Clinical commissioning groups: supporting improvement in general practice

This report provides an overview of the development of clinical commissioning groups prior to formal launch in April 2013.

In this video, clinical commissioners discuss how engaged GPs are with the new model of clinical commissioning.

Clinical commissioning groups (CCGs) are a core part of the Government’s reforms to the health and social care system. Formally established in April 2013, they control around two thirds of the NHS budget and have a legal duty to support quality improvement in general practice.

The King’s Fund and the Nuffield Trust are working together to assess the implementation and impact of CCGs. Between 2012 and 2015, we are following the evolution of clinical commissioning in six case-study sites and will publish the findings annually.

There is a great deal of support for what clinical commissioning groups are trying to achieve: to become locally driven decision-making bodies that provide better care for their populations Holly Holder, Fellow in Health Policy, Nuffield Trust and report co-author

Clinical Commissioning Groups: Supporting improvement in general practice? by Chris Naylor, Natasha Curry, Holly Holder, Shilpa Ross, Louise Marshall and Ellie Tait is the first report from this programme.

Based on fieldwork conducted before CCGs had become fully authorised, it provides an overview of developments through to March 2013 together with assessment of the opportunities and challenges ahead.

The report authors found that:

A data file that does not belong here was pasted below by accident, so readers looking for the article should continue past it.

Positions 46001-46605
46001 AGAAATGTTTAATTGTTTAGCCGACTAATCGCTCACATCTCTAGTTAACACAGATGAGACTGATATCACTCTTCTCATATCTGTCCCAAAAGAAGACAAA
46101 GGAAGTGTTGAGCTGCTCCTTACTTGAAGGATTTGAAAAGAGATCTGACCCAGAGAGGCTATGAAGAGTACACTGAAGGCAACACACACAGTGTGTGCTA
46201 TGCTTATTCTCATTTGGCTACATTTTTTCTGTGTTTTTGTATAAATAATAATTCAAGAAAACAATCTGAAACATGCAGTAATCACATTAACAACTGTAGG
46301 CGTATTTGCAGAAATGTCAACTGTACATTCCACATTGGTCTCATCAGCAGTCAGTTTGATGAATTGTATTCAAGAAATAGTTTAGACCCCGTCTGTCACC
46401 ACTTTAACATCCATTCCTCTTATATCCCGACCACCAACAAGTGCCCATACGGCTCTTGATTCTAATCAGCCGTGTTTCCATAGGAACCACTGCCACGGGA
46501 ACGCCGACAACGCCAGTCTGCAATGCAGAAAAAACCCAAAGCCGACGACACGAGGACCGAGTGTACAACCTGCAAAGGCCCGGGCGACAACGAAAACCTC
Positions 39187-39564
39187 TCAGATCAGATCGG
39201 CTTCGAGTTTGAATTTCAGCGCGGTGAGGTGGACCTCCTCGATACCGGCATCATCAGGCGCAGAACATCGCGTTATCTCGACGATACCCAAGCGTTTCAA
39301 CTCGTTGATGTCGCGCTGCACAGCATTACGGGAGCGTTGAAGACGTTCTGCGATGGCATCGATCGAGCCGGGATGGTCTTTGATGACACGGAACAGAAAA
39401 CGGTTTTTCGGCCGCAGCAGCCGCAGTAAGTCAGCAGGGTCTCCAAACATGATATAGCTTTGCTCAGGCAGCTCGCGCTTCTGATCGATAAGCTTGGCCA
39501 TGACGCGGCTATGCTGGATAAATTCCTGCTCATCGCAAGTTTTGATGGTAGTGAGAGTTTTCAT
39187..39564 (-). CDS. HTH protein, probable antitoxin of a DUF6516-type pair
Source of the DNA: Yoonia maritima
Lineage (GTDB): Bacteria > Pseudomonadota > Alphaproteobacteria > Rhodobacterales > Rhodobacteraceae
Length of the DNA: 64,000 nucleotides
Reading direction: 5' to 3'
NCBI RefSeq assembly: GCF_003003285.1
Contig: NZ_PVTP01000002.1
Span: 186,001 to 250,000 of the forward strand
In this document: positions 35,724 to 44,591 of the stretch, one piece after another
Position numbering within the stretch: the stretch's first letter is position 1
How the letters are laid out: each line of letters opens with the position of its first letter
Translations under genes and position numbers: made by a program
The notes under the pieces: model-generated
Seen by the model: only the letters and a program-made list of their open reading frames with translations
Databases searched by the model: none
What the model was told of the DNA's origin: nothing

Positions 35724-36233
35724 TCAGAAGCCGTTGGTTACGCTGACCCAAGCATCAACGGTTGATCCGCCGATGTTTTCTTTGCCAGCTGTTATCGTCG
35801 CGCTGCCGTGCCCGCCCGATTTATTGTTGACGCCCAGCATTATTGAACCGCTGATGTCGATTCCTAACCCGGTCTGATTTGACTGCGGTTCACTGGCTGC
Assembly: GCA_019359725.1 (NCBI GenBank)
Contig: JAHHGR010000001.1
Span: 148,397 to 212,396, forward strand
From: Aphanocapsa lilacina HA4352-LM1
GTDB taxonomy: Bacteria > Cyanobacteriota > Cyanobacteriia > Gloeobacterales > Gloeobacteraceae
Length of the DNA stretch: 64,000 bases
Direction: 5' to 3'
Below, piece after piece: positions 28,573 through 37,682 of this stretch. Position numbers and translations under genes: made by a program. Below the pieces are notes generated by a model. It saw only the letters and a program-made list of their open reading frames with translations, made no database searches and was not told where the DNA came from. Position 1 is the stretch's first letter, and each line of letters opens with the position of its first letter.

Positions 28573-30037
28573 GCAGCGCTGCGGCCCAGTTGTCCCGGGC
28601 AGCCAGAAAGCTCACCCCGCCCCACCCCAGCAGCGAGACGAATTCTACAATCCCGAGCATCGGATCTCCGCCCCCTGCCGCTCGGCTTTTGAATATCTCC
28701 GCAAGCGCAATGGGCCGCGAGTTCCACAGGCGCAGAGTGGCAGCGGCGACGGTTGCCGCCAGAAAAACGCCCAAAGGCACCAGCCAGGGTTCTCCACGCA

• CCGs have an important opportunity to support improvement in general practice but will need to strike a careful balance if they are to perform this function without alienating their GP members;
  • There needs to be greater clarity on how responsibility for the development of primary care is to be shared between CCGs and NHS England area teams;
  • NHS England area teams will not have sufficient capacity to monitor or manage GPs’ contracts closely and will need to delegate some of their responsibilities to CCGs;
  • Levels of member ownership and involvement in CCGs are highly variable, and there are some significant disparities between the views of CCG leaders and member GPs;
  • There is a foundation of goodwill on which CCG leaders can build. Converting this into active support and engagement is one of the most pressing challenges ahead.

The report is part of: The evolution of clinical commissioning: learning from local experience, a joint project with The King's Fund which aims to understand the development of CCGs and the challenges they face. The project began in November 2012 and will continue until 2015, with an interim report each year detailing findings to date.


The King's Fund

Suggested citation

Naylor C, Curry N, Holder H, Ross S and Marshall L (2013) Clinical commissioning groups: supporting improvement in general practice. Research report. Nuffield Trust and King's Fund.